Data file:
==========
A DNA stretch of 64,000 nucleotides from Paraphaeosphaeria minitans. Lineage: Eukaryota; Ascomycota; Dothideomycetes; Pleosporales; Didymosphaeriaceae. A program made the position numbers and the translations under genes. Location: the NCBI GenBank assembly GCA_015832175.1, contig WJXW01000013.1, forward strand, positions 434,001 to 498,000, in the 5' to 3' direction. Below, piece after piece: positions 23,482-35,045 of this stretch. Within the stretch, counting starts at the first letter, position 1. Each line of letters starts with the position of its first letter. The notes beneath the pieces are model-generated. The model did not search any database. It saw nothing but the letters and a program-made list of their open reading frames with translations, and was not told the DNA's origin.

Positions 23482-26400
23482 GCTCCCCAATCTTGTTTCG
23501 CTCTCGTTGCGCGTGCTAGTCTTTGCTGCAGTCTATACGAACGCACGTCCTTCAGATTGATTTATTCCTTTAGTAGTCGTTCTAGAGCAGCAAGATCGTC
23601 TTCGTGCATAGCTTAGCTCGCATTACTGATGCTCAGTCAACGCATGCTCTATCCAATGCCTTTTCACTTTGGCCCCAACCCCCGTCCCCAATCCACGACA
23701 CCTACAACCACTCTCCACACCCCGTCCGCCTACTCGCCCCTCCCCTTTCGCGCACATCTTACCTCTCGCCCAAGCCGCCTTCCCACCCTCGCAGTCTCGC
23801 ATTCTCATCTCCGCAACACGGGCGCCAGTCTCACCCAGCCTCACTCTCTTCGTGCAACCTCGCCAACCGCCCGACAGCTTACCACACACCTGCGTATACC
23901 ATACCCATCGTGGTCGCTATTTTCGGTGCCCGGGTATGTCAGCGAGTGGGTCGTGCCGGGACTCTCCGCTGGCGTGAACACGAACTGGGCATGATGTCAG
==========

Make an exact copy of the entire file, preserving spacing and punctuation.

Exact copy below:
A DNA stretch of 64,000 nucleotides from Paraphaeosphaeria minitans. Lineage: Eukaryota; Ascomycota; Dothideomycetes; Pleosporales; Didymosphaeriaceae. A program made the position numbers and the translations under genes. Location: the NCBI GenBank assembly GCA_015832175.1, contig WJXW01000013.1, forward strand, positions 434,001 to 498,000, in the 5' to 3' direction. Below, piece after piece: positions 23,482-35,045 of this stretch. Within the stretch, counting starts at the first letter, position 1. Each line of letters starts with the position of its first letter. The notes beneath the pieces are model-generated. The model did not search any database. It saw nothing but the letters and a program-made list of their open reading frames with translations, and was not told the DNA's origin.

Positions 23482-26400
23482 GCTCCCCAATCTTGTTTCG
23501 CTCTCGTTGCGCGTGCTAGTCTTTGCTGCAGTCTATACGAACGCACGTCCTTCAGATTGATTTATTCCTTTAGTAGTCGTTCTAGAGCAGCAAGATCGTC
23601 TTCGTGCATAGCTTAGCTCGCATTACTGATGCTCAGTCAACGCATGCTCTATCCAATGCCTTTTCACTTTGGCCCCAACCCCCGTCCCCAATCCACGACA
23701 CCTACAACCACTCTCCACACCCCGTCCGCCTACTCGCCCCTCCCCTTTCGCGCACATCTTACCTCTCGCCCAAGCCGCCTTCCCACCCTCGCAGTCTCGC
23801 ATTCTCATCTCCGCAACACGGGCGCCAGTCTCACCCAGCCTCACTCTCTTCGTGCAACCTCGCCAACCGCCCGACAGCTTACCACACACCTGCGTATACC
23901 ATACCCATCGTGGTCGCTATTTTCGGTGCCCGGGTATGTCAGCGAGTGGGTCGTGCCGGGACTCTCCGCTGGCGTGAACACGAACTGGGCATGATGTCAG